I thought “Life as as ‘astronaut’ ” (Over to You, Oct. 14) would give me some new insight to what some international students must go through. I was wrong. This was the most self-indulgent piece I have come across in a long time. So Lena Sin has to fly all over the world to see her parents during breaks and holidays. At least

she has the time and money to do that. Sin and her family want the best of both worlds—living in Hong Kong and being educated in Canada. That’s fine, just don’t complain about how hard it is.

Amy Wong, Edmonton

It pleases me to know that someone else is actually going through the same thing as me. Like Lena Sin, I can be called an “astronaut.” My parents are of Chinese descent, but I was born and raised in Manila. We moved to Coquitlam, B.C., at the start of Grade 9. Now, I’m studying at the University of Toronto. I’m one of only two Asians in our political science class. In English, I was the only Asian. When I tell my Asian acquaintances I’m taking English, they look at me as if I’m from Mars. Well, excuse me for not taking business courses as most of them are. I travel back and forth to Vancouver, Manila, Hong Kong, Taiwan (where we have relatives) and London (where my brother is studying). I take those long trips to be with those I love, my family and friends. Carrie Catherine Lee, Toronto

Kyoto discord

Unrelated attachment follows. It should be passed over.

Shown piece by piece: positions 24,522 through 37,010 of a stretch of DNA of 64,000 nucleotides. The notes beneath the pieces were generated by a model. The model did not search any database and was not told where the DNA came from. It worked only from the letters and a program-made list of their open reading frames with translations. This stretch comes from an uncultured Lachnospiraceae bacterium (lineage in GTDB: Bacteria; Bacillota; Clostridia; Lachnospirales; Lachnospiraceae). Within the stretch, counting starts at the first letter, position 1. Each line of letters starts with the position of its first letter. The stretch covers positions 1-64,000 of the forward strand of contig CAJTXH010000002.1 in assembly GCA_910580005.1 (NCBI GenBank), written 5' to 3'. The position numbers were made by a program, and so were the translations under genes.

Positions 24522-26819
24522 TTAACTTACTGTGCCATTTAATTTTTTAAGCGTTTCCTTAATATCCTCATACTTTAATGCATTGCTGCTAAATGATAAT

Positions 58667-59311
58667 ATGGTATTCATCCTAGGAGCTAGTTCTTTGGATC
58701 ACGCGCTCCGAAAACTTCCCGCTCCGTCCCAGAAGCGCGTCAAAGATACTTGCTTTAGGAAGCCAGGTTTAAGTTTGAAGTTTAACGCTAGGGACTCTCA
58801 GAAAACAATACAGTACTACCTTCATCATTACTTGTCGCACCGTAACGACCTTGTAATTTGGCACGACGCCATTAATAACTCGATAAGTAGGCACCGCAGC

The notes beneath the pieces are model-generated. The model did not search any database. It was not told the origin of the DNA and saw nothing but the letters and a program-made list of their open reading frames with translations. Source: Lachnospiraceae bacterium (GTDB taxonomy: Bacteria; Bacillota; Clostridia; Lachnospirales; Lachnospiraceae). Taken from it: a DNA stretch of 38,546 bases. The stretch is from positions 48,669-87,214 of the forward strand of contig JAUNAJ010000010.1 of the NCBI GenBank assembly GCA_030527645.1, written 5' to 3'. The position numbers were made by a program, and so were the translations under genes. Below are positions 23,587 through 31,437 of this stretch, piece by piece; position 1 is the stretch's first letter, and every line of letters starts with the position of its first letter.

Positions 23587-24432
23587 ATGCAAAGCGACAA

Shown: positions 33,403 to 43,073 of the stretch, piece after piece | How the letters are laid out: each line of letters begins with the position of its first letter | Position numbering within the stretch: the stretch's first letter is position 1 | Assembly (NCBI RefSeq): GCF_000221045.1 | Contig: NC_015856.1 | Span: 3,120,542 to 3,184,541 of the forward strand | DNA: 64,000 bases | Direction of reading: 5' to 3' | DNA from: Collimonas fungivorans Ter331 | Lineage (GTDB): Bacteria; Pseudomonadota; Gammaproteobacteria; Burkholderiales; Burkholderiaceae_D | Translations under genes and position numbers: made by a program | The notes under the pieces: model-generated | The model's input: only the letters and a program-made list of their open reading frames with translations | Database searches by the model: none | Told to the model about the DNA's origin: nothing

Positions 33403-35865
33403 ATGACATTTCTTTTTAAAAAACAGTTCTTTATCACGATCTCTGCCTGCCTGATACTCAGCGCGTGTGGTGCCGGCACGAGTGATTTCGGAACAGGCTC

The Kyoto accord is another example of bad political leadership in Ottawa and why separation is a growing alternative in Alberta and other provinces. Canada’s small percentage of emissions is not the issue (“A gathering storm over Kyoto,” Environment, Oct. 14). What is the issue is the example Ottawa feels it must set so that Russia and other countries will sign on. The anti-Kyoto position of the U.S. is completely ignored by Ottawa since we are eager to impress our European and United Nations friends with our standup-to-the-U.S. image. What Ottawa has missed is the concept that you can’t help the weak by weakening the strong. Working with the United States, we must use our economic muscle to become a super-economic power, set tough environmental standards for ourselves and assist the less economically advantaged in coming up with a strategy for making this a better planet to live on.

Ace Cetinski, Sherwood Park, Alta.

Suggesting that we should reconsider our commitment to Kyoto in light of its impact on our economy (“An Ugly Climate,”

Donald Coxe, Oct. 14) is like being concerned about the outcome of a poker game on the Titanic.